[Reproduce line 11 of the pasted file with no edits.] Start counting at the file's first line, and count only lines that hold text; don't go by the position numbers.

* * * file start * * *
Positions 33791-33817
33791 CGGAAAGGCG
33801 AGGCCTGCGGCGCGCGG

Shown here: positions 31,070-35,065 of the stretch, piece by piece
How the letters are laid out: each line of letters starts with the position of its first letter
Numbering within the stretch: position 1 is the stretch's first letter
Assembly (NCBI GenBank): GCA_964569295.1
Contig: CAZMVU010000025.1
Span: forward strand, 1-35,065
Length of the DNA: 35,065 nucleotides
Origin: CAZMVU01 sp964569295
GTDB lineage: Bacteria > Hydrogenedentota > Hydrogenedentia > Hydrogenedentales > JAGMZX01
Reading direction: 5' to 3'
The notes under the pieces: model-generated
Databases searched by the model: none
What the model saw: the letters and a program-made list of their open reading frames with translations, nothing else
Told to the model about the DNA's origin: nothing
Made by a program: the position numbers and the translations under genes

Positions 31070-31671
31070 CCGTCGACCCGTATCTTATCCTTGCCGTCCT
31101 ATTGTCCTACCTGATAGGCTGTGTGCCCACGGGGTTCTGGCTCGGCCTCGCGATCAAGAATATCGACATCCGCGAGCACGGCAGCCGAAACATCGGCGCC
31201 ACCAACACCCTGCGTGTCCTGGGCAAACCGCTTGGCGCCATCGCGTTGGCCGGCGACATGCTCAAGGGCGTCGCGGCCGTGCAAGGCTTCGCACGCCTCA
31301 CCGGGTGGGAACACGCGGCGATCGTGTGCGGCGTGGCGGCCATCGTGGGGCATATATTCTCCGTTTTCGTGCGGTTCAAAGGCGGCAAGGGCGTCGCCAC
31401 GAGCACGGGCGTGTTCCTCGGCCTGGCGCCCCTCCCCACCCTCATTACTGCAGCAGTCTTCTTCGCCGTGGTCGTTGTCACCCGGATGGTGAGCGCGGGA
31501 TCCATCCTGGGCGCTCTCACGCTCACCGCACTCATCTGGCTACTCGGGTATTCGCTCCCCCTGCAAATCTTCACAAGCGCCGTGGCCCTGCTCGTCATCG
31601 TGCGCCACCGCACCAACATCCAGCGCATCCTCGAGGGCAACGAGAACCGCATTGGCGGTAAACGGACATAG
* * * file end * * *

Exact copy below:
Origin: CAZMVU01 sp964569295